Signs You Have ARFID
ARFID, or “Avoidant/Restrictive Food Intake Disorder” is defined as “an eating or feeding disturbance that is characterized by a persistent failure to meet appropriate nutritional and/or energy needs….but is not associated with weight, shape or body image as the primary concern.”
- You may be eating—but not eating enough.
- You may WANT to eat—but not be able to eat (or eat certain foods) because you get constipated, bloated or symptoms when you do.
- You may struggle to maintain a healthy weight—because your body struggles to absorb or digest your food.
- And you may fear food—not because the calories in it, but because how it makes you feel.
The struggle is real.
While most people think of “eating disorders” like anorexia, binge eating disorder, bulimia or even orthorexia—the obsession with healthy eating, Avoidant/Restrictive Food Intake Disorder (ARFID) is an eating disorder NOT often discussed—particularly within the health and wellness community.
I, for one, hate labels and actually tend to call this “phenomenon” or “conundrum” exactly what it is— Fear of How Food Makes You Feel.
Especially for those who may have a history of “gut issues” or other health conditions…THE LAST THING YOU NEED IS ANOTHER “DIAGNOSIS.”
Often times you’ve been told you have an “imbalance” that requires you follow a special protocol, and a special diet as part of your healing protocol—and it’s EASY to get sucked in to the labels, rules and regulations.
Can you relate?
If you’ve ever been diagnosed with a gut “issue”—like SIBO, IBS, parasites, GERD, chronic bloating and constipation—or other chronic disease, like anxiety, migraines, diabetes, ADHD, Celiac and other autoimmune conditions, then you are probably NO stranger to the “healing power” of food.
In fact, many holistic or functional medicine doctors and nutritionists turn to diet as the first-line of treatment for modern diseases—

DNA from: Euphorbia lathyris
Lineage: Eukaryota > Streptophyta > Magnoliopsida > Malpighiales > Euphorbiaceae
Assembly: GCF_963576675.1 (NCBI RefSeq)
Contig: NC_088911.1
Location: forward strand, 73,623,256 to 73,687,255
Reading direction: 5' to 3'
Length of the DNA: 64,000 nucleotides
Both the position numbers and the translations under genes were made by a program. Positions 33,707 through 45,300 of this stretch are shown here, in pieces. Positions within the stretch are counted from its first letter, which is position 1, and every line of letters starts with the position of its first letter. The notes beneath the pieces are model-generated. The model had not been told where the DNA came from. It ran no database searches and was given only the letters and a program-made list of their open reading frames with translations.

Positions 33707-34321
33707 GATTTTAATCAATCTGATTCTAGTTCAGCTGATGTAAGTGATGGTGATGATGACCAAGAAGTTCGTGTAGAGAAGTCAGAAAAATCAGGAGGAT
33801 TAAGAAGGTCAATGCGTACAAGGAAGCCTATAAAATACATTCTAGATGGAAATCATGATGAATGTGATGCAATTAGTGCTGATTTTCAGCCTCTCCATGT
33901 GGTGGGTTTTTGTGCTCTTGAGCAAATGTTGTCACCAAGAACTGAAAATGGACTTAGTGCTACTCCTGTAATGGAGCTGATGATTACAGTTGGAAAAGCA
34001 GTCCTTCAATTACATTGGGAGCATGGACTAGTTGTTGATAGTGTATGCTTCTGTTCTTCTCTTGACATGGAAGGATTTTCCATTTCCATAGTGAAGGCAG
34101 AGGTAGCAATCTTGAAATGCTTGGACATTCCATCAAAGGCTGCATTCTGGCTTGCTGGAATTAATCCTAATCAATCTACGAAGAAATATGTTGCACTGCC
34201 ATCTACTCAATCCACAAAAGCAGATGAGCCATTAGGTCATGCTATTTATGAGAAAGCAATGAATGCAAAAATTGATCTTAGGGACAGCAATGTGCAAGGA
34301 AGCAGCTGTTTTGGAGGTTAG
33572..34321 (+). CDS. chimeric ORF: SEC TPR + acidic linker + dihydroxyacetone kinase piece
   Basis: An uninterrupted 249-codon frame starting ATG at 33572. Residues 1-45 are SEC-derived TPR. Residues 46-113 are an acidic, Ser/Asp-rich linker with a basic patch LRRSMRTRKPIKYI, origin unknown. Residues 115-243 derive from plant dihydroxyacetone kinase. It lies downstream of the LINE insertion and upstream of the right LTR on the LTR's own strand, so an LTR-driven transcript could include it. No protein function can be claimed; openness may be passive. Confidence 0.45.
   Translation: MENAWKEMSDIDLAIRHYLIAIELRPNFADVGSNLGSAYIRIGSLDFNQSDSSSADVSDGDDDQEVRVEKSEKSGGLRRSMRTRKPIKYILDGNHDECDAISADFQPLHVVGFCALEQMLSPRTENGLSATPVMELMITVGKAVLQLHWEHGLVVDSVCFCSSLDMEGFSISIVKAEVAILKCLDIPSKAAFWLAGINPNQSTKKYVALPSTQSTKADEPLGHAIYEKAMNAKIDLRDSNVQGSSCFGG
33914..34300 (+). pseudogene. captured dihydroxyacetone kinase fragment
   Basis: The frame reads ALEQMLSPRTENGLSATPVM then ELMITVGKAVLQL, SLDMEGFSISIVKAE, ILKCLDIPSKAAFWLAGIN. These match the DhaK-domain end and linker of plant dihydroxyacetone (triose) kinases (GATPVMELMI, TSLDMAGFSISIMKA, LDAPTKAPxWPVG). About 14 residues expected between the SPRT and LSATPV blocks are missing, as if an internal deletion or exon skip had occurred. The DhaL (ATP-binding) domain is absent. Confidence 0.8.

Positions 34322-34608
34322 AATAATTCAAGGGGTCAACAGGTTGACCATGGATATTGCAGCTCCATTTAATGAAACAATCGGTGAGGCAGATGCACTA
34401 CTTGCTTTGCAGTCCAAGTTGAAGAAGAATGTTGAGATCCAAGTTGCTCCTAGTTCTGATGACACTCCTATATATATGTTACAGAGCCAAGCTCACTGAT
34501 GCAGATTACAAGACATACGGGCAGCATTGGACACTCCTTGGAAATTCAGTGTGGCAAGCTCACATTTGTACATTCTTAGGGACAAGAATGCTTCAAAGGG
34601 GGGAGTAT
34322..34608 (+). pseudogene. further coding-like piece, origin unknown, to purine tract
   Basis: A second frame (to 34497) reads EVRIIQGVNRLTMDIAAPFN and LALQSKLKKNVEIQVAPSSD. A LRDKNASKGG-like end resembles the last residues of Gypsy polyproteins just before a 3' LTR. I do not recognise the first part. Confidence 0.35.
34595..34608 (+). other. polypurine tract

From the AIP (Autoimmune) Protocol, to the GAPS diet, Low-FODMAP diet, Specific Carbohydrate Diet, the Whole 30, Bulletproof, Keto—and everything in between—there are TONS of diets and food protocols out there with promising results for helping you “cure” your underlying issue (while cutting out the “culprits” and foods that hurt you).
However, what happens when your gut-healing or health-boosting protocol goes OVERBOARD?
When, what was intended to be a healthy and “good thing” for healing your body, turns into a detriment to your health?
—You start fearing food? Obsessing over food or how your gut feels? Or you feel like a prisoner in your own skin—like no matter how hard you try to heal your gut or “eat clean,” something is not working?!
This is the “eating disorder” no one is talking about in the health community—and it has nothing to do with trying to be a certain size, counting calories or weight…
Here are 14 Signs You May Have ARFID (and what to do about it if you relate).
- Lack of Variety
- Fear of How Foods May Make You Feel
- Wrap Your Identity in What You Was
- Know ALL the Protocols & Diets
- Hyper Aware of Your Health & How You Feel
- Get Sick Eating Out